4-2-04, 5:45 p.m.
BY GEOFF HOBSON
Bengals linebacker Brian Simmons used to compare the Paul Brown Stadium grass "to going to Wal-Mart to buy tires for a Lamborghini." But on Friday, Simmons smiled when he saw what rolled into the garage.
"I would say we've got the tires to match," said Simmons of the Bengals' decision to use FieldTurf. "I love this stuff. It's better than grass."
The Bengals opted for the industry leader in synthetic grass when they tapped FieldTurf, which has surfaces in five other NFL stadiums and an estimated 25 major colleges that include the University of Cincinnati and Miami University of Ohio. Installation to replace the grass begins in the next two weeks, triggering a new look in the four-year-old stadium matching head coach Marvin Lewis' roster overhaul.
Instead of paint, the Bengals plan to sew permanent football markings and logos into a surface they expect to last eight years and hopefully beyond. For the last six years the Bengals have painted tiger stripes in both end zones and they figure to keep that in some form.
The club is also discussing possibly decorating the walls around the field in time for the Aug. 21 pre-season home opener against the Super Bowl champion Patriots.
"What amazes me every time I've seen it," Lewis said, "is you walk on it and you think you are on grass."
What Lewis and his players are going to be on is a loose-fiber surface in which a patented "infill system" replicates natural soil, and is a mixture of sand and recycled rubber. The big attractions to the softer surface are that shoes don't stick to produce devastating knee and leg injuries, and it minimizes compression injuries.
"We are going with a proven winner," said Troy Blackburn, Bengals director of business development. "This is the most proven synthetic surface for the NFL and for major college football. There's a track record of success to rely upon.
"They have evolved to the point where they are gaining quickly as a preferred surface to natural grass, particularly in northern climates," Blackburn said. "This decision not only will give us a superior playing surface for Bengals games, but will also reduce possible conflicts with other events."
Bengals business manager Bill Connelly said the new field allows the Bengals to host other events, such as a high school game on a Friday and a NFL game on a Sunday. For instance, the prep triple-header on Sunday, Sept. 5 that features Anderson against Cincinnati's projected pre-season No. 1 in Colerain never could have come off. It only would have been just one game on a grass field a week before the Bengals possibly open the season.
Connelly wouldn't comment on the price, but similar fields have cost between $500,000 and $1 million. The club is paying all expenses, but if seven publicly-funded NFL stadiums or 14 NFL stadiums end up with the same surface, Hamilton County reimburses the team under terms of the Paul Brown Stadium lease agreement.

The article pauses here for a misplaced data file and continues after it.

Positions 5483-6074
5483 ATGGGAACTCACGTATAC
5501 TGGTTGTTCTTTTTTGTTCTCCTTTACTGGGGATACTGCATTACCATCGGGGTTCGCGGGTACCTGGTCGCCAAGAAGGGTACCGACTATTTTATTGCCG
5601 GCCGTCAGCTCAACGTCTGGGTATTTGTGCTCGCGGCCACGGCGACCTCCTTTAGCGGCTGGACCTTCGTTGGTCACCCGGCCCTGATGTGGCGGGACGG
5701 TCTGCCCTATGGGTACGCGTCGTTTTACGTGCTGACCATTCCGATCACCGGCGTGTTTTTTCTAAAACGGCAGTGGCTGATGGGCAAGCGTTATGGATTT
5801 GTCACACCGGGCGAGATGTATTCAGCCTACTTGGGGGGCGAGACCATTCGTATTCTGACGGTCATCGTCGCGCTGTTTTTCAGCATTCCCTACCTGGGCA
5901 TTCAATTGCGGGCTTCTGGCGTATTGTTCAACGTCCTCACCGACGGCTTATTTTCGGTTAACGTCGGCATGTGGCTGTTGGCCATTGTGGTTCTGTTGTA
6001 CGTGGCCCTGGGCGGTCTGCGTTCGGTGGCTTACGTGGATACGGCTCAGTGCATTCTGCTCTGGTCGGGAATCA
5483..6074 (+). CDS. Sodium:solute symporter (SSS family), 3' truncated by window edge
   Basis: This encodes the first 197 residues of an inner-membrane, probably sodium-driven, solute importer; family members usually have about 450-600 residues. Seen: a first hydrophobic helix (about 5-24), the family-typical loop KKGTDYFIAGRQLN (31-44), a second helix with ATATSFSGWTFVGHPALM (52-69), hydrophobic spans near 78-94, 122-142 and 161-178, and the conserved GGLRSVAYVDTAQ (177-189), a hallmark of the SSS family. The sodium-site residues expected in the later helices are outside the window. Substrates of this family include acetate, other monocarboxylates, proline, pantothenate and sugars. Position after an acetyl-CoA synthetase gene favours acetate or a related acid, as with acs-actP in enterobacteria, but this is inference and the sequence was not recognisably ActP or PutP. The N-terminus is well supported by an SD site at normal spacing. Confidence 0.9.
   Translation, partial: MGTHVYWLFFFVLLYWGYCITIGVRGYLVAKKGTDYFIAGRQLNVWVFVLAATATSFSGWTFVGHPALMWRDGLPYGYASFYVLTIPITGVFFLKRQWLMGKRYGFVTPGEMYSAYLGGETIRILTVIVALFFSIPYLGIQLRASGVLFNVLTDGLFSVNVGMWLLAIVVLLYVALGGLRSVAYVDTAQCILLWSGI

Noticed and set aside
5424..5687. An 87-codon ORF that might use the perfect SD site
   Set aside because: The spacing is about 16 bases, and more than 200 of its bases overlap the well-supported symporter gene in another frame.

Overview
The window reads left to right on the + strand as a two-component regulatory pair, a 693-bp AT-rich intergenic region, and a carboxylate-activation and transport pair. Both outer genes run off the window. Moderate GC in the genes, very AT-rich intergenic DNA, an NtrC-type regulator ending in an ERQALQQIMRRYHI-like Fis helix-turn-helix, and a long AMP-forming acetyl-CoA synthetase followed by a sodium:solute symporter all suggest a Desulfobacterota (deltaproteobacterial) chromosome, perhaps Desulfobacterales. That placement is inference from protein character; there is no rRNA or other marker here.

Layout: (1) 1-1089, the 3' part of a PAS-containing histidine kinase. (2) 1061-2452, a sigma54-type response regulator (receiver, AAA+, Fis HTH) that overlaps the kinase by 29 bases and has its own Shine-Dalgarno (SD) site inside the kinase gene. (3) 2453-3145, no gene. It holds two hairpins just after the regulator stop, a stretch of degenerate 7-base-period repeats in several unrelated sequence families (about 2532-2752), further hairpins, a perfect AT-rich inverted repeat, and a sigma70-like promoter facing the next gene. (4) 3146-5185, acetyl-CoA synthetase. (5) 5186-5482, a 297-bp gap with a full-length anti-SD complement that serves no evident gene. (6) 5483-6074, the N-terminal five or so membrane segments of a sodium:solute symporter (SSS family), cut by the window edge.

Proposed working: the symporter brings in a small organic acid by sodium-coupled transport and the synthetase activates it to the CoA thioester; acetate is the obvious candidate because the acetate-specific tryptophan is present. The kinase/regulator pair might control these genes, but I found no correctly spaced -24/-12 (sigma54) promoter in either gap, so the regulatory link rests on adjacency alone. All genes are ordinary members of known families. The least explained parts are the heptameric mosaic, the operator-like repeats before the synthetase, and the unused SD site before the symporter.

FieldTurf is also used at Giants Stadium in New Jersey, Ford Field in Detroit, the Metrodome in Minnesota, and Seahawks Stadium in Seattle. In Major League Baseball, the Tampa Bay Devil Rays, Minnesota Twins and Montreal Expos play their home games on it.
There appears to be a savings of more than $100,000 per year when it comes to maintenance. There is obviously no re-sodding, which the Bengals had to do about two or three times during the season.
"The maintenance you have on natural grass is much more than this," Connelly said. "You won't have the fertilizers and chemical applications on a natural product that you're going to have on this."
But Connelly said there is raking, grooming and watering (to tamp down the rubber) involved: "It relies on the sand and rubber to keep the fibers standing up."
Lewis said the new field gives him flexibility for scheduling practices early in the season. Instead of chewing up one of the grass practice fields, or watching players slide around the old-style Astroturf field, he can move the practice into the stadium.
Connelly said they'll hold some practices on the surface before playing the Patriots, which should be no problem because installation may not take more than two months. The grass and some sand have to be removed and then the base is going to be covered by crushed stone.
"It's better than grass because you know what you've got," Simmons said. "You know when you go to step that it's going to be there. Your traction is always going to be there. You don't have to worry about it."
Lewis called his first Bengals' game in Giants Stadium in last year's pre-season opener against the Jets, "a great advertisement," for a team in the market. Much of the game was played in a downpour.
"It was perfect. No slippage. Perfect, it's like it wasn't even raining," Simmons said. "The major cons against Astroturf were the burns and abrasions and the pounding on the joints. Without those two things, it's like being on grass. You think you're on grass.
A 2002 survey by the NFL Players Association confirms what Simmons is talking about. A survey of every player asked them to rate the NFL's 32 fields based on playability, safety and overall effectiveness. FieldTurf finished third, marking the first time that an artificial surface had cracked the NFLPA's top ten, putting it ahead of 20 of the league's 22 grass fields.
"FieldTurf has become the unmistakable turf of choice of National Football League teams, with 20 league clubs now using our product," FieldTurf CEO John Gilman said. "We are proud of our new association with the Bengals, the Brown family and Coach Lewis."
Connelly said the Bengals have negotiated into the contract some ways to make getting a similar field at their training camp at Georgetown College a little bit easier. But it won't be for the 2004 camp, the first of a two-year deal at the Georgetown, Ky. school. The college would have to come up with funding, and if it decides to convert it would be for the 2005 summer.